PUNXSUTAWNEY — A familiar face from Punxsutawney will appear — again — on American Ninja Warrior this year.

Tawnee Leonardo, who grew up in Punxsutawney, will have a second try at the course this year.

She moved to San Antonio, Texas one month ago because her husband is in the Army. Before that, they spent two years in El Paso, Texas, where she taught health and physical education to elementary school aged kids and coached a competitive gymnastics team.

“I’ve wanted to do American Ninja Warrior since I saw it on TV when I was 15. I always watched it with my dad and would constantly say, ‘when I’m old enough, I’m gonna do this!’ Once I was old enough I always wanted to apply but I knew that it would take training obstacles and specifically for the sport to do well in it. So I decided I would do whatever it would take to get experience, so I would drive four hours to Albuquerque, N.M. from El Paso to train at a ninja gym,” Leonardo said of her goal.

Last year, she got the call to compete in San Antonio for Season 9 of ANW.

“I couldn’t believe it. I was so shocked, so excited, and also so nervous. Last year I fell on the obstacle called tick tock that took out over 40 other ninjas too. But from the moment I left the course last year, I knew I’d train the whole next year in hopes of another chance,” Leonardo said.

She applied for Season 10 and got the callback. She said in many ways it meant more to her because she had worked for the last year to get it.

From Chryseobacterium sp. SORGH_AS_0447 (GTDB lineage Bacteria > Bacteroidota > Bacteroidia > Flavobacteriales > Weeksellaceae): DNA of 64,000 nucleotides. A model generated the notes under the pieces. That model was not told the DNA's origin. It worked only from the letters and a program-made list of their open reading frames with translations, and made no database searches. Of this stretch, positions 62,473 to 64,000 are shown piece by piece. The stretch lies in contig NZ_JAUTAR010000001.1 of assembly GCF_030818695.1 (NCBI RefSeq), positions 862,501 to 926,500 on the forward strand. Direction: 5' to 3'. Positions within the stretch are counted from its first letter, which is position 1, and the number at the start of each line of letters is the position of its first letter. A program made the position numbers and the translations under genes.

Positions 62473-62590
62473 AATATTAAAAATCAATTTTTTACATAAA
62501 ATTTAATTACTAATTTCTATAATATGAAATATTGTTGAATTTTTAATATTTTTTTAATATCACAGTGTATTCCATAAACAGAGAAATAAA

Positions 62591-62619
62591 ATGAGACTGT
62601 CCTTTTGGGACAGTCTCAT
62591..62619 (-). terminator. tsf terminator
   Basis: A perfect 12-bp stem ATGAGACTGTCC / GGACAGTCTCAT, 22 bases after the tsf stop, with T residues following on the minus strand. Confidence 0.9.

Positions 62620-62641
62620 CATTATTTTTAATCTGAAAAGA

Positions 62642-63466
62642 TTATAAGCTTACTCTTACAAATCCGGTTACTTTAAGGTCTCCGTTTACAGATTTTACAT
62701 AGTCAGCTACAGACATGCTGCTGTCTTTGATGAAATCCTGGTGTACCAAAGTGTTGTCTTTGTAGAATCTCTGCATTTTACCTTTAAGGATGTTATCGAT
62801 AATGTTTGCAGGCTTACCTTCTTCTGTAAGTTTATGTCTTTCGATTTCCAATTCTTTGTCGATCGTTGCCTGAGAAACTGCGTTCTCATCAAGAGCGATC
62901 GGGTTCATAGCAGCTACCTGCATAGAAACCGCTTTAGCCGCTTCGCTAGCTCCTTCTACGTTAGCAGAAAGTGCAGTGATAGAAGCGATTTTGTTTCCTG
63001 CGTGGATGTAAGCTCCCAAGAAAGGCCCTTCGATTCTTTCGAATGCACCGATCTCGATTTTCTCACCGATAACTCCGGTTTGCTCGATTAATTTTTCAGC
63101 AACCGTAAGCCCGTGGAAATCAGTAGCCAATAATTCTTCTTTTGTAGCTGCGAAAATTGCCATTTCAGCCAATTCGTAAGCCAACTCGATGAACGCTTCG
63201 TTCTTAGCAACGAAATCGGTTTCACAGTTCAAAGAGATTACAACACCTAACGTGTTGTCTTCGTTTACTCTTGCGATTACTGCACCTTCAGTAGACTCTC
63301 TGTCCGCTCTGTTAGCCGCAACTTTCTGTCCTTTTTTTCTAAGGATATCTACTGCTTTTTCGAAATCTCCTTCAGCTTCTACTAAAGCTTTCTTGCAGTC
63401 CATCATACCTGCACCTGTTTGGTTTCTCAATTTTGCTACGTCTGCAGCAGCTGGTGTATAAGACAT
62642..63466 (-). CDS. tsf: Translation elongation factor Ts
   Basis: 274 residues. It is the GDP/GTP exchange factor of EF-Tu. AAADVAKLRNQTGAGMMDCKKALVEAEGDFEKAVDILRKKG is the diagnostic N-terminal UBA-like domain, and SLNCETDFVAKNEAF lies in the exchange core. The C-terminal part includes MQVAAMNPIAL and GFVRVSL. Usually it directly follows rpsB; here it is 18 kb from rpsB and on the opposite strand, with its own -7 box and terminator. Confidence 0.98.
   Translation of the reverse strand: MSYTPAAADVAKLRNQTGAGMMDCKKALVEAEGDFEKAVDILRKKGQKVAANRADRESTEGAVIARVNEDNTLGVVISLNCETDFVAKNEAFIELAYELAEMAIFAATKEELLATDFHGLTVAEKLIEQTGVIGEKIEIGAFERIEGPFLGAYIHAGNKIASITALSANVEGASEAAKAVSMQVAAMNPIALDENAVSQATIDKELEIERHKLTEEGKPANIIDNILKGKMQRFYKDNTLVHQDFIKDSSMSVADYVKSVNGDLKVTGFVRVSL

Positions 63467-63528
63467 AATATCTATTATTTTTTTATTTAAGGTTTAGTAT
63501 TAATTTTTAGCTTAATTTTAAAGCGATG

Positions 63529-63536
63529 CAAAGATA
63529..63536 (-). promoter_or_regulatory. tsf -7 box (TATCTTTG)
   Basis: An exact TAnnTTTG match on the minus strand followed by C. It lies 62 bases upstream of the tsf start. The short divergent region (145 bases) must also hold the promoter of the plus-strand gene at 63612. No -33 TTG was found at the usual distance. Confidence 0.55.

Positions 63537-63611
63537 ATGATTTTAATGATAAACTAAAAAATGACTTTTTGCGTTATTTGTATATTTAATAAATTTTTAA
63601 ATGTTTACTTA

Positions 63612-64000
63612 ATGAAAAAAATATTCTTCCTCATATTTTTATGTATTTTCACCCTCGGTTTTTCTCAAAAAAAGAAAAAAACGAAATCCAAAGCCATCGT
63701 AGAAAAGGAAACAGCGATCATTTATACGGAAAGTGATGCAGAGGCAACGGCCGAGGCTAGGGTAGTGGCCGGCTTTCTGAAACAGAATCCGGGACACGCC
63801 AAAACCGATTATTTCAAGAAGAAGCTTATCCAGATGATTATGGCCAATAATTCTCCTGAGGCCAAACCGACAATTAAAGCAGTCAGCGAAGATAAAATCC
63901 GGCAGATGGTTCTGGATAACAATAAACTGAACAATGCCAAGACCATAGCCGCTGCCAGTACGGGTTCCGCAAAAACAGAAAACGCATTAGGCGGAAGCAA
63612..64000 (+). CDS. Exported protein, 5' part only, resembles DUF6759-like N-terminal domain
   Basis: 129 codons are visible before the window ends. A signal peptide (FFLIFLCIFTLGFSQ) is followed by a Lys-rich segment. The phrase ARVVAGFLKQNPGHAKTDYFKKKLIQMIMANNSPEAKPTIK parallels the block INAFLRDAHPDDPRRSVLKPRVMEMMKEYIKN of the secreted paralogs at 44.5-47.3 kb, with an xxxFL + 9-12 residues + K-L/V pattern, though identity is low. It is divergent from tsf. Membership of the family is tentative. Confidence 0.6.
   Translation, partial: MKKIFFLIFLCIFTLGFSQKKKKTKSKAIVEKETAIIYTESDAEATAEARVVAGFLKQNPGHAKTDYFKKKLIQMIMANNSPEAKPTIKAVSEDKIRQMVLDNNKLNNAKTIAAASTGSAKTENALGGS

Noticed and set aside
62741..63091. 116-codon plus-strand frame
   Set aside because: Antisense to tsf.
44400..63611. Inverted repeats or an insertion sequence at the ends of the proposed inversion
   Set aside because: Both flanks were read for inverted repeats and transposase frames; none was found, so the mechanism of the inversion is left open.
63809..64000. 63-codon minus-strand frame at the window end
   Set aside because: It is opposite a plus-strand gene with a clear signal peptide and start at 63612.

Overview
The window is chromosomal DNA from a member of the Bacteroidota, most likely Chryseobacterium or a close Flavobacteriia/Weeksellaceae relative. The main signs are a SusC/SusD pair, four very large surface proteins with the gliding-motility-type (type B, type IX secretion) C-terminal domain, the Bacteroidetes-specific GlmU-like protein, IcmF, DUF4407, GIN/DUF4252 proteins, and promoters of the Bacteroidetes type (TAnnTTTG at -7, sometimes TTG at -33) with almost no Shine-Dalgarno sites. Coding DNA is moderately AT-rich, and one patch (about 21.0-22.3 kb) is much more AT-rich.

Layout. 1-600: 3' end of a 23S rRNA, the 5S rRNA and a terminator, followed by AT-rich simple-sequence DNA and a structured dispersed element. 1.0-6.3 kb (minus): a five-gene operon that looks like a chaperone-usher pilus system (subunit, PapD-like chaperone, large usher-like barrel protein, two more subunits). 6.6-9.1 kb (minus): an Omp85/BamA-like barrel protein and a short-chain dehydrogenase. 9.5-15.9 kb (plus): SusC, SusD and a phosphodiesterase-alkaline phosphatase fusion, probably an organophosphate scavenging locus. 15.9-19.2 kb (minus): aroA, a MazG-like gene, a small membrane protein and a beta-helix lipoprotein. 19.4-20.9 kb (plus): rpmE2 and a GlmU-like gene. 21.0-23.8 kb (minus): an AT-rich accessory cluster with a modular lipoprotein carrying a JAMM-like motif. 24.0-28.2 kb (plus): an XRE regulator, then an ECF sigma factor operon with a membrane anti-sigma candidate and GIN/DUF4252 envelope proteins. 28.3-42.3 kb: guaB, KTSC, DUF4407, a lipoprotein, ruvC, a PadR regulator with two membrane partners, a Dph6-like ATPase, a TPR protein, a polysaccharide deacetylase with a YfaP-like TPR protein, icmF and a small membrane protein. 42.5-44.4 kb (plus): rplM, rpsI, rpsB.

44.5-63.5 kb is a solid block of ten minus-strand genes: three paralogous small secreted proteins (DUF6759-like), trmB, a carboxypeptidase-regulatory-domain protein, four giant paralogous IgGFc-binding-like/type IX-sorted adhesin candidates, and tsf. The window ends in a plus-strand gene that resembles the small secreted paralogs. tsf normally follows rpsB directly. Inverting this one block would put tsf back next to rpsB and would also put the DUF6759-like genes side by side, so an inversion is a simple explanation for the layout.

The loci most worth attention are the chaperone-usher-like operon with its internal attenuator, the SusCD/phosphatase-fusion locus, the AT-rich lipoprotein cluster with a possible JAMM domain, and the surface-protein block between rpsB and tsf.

“A lot of people think that once you get on for one season, you automatically get on the next one, which isn’t true. No matter how many times you’ve done it, you still have to apply, and hope they choose you again,” Leonardo said.

Season 10 will air starting May 30.

Leonardo says she will compete in Dallas, Texas on March 25 but her results will be a secret until the episode airs.

“That’s one of the hardest things — not being able to tell close family members and friends how I did, but it’s all part of doing the show,” the veteran says.

As for her favorite part, it’s the other athletes (and their support), as well as not knowing what she’ll face when she arrives. She added that, “The hardest part for me, by far, is handling my nerves in competition. I put a lot of pressure on myself to do well which makes me anxious and sometimes not perform at my best.”

Leonardo participated in gymnastics and played volleyball growing up, but said those do not compare to the ninja competition.

Now in training she says the four-hour long drive to Albuquerque is not ideal, so she’s taken up power tools and learned to build her own obstacles in her backyard, saying it’s enabled her to build self-confidence and strength.

“I rock climb, do parkour, and do a lot of pull ups. We never know the obstacles in advance. We find out the day we compete, which keeps things very interesting. As ninja athletes, we train to try and be prepared for anything,” she added.

An added bonus, she said, is seeing family at the competition, “I have a very close knit family and living away from home is really hard sometimes. And doing ANW the past two years has allowed an opportunity for me to see them an extra time when they come down to watch me compete, which I’m so thankful for.”

Follow her on Instagram at @tawnee.ninja.

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